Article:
Medical science has come a long way and scientists are finding better and more efficient ways to cure diseases. Stem cell therapy is one of the methods that has the potential to cure a wide range of diseases in the future and some say it is the future of all treatments. A lot of parents are even preserving stem cells of their newborn baby in order to ensure treatment for them when they grow older. In this post, we’ll tell you more about stem cell therapy and the various diseases it may treat.
What is it?
Stem cells are derived from human umbilical cord or bone marrow. Also called the ‘basic cells’ of our body they have the power to mature into any type of tissue cell in the body. Stem cell therapy is based on the principle that stem cells migrate to the site of the injury and transform themselves to form new tissue cells that can replace the damaged ones. They have the capacity to multiply and renew themselves almost indefinitely and can form mature nerve cells, muscle cells and blood cells. In this therapy they are taken out of the body, and kept under artificial conditions (also called as induction of the stem cells) where they mature into the type of cells that are required to heal a particular part of the body.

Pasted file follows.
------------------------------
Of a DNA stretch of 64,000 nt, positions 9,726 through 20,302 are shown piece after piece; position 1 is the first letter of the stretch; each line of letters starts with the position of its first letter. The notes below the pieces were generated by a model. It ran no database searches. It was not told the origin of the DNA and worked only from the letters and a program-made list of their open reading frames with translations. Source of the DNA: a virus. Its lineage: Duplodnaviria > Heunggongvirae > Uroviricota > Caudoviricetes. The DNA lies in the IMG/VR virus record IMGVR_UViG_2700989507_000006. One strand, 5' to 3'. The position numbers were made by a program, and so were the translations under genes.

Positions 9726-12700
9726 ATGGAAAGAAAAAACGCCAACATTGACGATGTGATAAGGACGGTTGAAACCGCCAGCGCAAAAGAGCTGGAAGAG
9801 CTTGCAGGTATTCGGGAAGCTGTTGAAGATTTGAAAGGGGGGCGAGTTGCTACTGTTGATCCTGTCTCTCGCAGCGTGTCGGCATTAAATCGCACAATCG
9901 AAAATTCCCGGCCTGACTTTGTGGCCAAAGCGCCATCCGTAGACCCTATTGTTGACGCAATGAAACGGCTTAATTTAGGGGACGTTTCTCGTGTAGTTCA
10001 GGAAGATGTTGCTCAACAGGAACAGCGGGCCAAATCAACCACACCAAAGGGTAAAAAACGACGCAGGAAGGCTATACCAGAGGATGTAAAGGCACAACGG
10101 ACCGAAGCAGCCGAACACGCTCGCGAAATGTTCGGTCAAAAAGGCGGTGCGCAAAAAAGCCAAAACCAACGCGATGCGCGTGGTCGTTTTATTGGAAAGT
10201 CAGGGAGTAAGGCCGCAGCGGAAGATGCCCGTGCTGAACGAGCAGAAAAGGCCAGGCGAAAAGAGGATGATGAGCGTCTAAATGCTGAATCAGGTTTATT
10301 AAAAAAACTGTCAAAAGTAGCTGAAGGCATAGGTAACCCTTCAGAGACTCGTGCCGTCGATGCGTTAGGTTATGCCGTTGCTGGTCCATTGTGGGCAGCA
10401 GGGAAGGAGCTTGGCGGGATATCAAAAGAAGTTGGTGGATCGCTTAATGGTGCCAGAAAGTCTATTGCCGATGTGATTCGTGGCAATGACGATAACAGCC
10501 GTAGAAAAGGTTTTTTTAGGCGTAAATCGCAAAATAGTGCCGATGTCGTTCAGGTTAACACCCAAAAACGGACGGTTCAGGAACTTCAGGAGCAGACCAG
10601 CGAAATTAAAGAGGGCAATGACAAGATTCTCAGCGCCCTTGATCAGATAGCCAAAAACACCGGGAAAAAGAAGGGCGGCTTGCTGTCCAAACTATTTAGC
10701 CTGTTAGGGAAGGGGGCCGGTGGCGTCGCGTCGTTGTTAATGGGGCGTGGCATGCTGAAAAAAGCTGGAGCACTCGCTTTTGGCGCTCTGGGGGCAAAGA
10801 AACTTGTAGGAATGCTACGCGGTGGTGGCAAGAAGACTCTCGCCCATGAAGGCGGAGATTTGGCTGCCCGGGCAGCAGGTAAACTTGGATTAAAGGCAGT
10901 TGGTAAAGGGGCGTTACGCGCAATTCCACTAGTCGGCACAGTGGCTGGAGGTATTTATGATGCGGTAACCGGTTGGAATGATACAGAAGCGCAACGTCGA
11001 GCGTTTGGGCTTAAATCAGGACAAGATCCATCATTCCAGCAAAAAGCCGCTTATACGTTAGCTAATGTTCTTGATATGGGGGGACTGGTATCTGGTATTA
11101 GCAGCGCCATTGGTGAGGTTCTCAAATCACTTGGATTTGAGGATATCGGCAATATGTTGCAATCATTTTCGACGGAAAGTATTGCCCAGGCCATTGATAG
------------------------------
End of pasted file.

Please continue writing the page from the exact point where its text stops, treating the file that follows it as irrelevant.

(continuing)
There are two types of treatments:
Autologous stem cell therapy: This method uses the patient’s own stem cells (adult stem cells) which are obtained from the blood, bone marrow etc.
Allogenic stem cell therapy: This therapy uses donated stem cells. The disadvantage in this therapy is that in a number of cases these donor stem cells may be rejected. This method of stem cell therapy has not yet been legalised in India.
What are the diseases that can be cured using stem cell therapy?
Stem cells can be used to treat a variety of blood cancers, blood disorders including anaemic anaemia, tumours, immune disorders and metabolic disorders. Also clinical trials on which suggest that in the future stems from the umbilical cord can be used to treat Alzheimer’s, Parkinson’s, hydrocephalus, liver cirrhosis, strokes and traumatic brain injuries. Research is also on to check its application for treating type 1 diabetes, multiple sclerosis, cerebral palsy and rheumatoid arthritis. Besides these, here are some diseases and conditions that may be cured using stem cell therapy.